I’ll be honest, I had a bedtime reading routine in place with V, and when V2 came along, I struggled to find a balance. I was too exhausted and preoccupied physically, emotionally and mentally, to just pick up a book and read.
But we did establish a solid bedtime reading routine with the girls early on, and that remains my favourite sanity saver.
Here’s a list of easy tips that helped while transitioning to reading to 2.
1. In the early days it’s about easing the transition for the elder child. I remember nights when V2 would be more interested in feeding and I would nurse while reading to V. It was a reminder for V that she was still loved just the same, and reading together was important to me.
2. We usually first read V2’s book and then V’s. It’s an opportunity for them to wait for their turn, plus a chance to hear two books.… Click to read the rest
Once your baby starts pulling themselves up, either people around or data mining on social media will throw walker suggestions in your radar. What is the deal on walkers? Are they montessori? Are they recommended? And most importantly, are they necessary?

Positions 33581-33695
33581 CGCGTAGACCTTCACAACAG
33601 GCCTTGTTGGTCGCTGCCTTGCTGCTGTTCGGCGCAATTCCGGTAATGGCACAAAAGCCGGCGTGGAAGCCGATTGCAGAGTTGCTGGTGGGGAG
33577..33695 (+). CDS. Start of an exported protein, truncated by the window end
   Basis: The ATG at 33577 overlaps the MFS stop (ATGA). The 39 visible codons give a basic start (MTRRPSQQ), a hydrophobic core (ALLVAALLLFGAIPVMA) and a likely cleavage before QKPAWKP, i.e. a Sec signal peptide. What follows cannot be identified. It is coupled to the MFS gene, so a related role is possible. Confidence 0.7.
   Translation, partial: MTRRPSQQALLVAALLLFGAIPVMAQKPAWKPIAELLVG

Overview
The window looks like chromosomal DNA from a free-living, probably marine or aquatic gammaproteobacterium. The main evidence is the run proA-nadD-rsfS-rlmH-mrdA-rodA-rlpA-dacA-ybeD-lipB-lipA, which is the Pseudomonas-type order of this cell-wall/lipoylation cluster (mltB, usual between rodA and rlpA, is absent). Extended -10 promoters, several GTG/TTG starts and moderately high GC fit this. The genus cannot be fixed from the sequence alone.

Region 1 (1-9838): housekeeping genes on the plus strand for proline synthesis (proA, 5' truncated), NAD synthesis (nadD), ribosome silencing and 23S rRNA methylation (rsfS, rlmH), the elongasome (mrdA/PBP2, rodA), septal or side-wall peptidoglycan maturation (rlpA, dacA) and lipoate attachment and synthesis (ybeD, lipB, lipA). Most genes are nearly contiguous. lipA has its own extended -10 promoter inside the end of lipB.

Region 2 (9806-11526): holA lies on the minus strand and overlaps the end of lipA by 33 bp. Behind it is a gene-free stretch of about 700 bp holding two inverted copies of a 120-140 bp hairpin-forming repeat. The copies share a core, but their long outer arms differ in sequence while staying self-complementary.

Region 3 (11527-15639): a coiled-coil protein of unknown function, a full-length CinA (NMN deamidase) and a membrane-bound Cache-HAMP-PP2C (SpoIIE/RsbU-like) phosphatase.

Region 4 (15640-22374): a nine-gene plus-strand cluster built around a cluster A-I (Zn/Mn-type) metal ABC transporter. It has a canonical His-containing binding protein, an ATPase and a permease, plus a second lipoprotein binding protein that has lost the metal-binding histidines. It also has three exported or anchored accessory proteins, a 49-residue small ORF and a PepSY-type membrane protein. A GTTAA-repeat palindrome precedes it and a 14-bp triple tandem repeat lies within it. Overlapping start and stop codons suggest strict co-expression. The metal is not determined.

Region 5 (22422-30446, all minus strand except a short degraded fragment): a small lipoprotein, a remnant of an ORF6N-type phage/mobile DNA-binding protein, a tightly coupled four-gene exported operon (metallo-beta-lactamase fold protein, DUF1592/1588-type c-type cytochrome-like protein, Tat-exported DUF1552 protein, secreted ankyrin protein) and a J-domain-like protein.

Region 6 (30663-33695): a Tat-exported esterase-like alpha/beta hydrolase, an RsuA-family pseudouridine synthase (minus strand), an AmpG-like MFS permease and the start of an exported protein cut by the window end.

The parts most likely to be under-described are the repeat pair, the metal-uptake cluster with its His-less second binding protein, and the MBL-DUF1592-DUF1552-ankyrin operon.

Walkers, and other commercially available movement aids hinder development in the same way. They make a child mobile so quickly that he sometimes just gives up on his own attempts when outside the walker. They also give the child misinformation about where his “space” or body ends, and how legs really work, confusing messages that have to be relearned later.
Susan Mayclin Stephenson, The Joyful Child: Montessori, Global Wisdom for birth to three
That quote really sums up the case against commercially available walkers. For one, the baby depends on the adult to be put in and out, which straight away removes independence and need to walk.… Click to read the rest
My bio reads “parent, educator, montessorian and feminist”. People often ask me how all of it work together. How does being an educator and a montessorian translate in feminism, especially since child care and teaching is traditionally considered women’s territory in India?
Here are 3 reasons why I think Dr. Maria Montessori was a kickass feminist.
1. She went to an all boys technical school to study engineering. She was first refused admission into medical school. However, she persisted and became one of the first women to practise medicine in Italy. She faced gender discrimination ( for one, she wasn’t allowed to study male cadavers with male students and had to do it after class hours).
2. A staunch believer of equality, she advocated for equal pay in her speech in Berlin in 1896. She was for women following their passions, but also that all sexes do every chore with dignity, which is seen in the philosophy even today.… Click to read the rest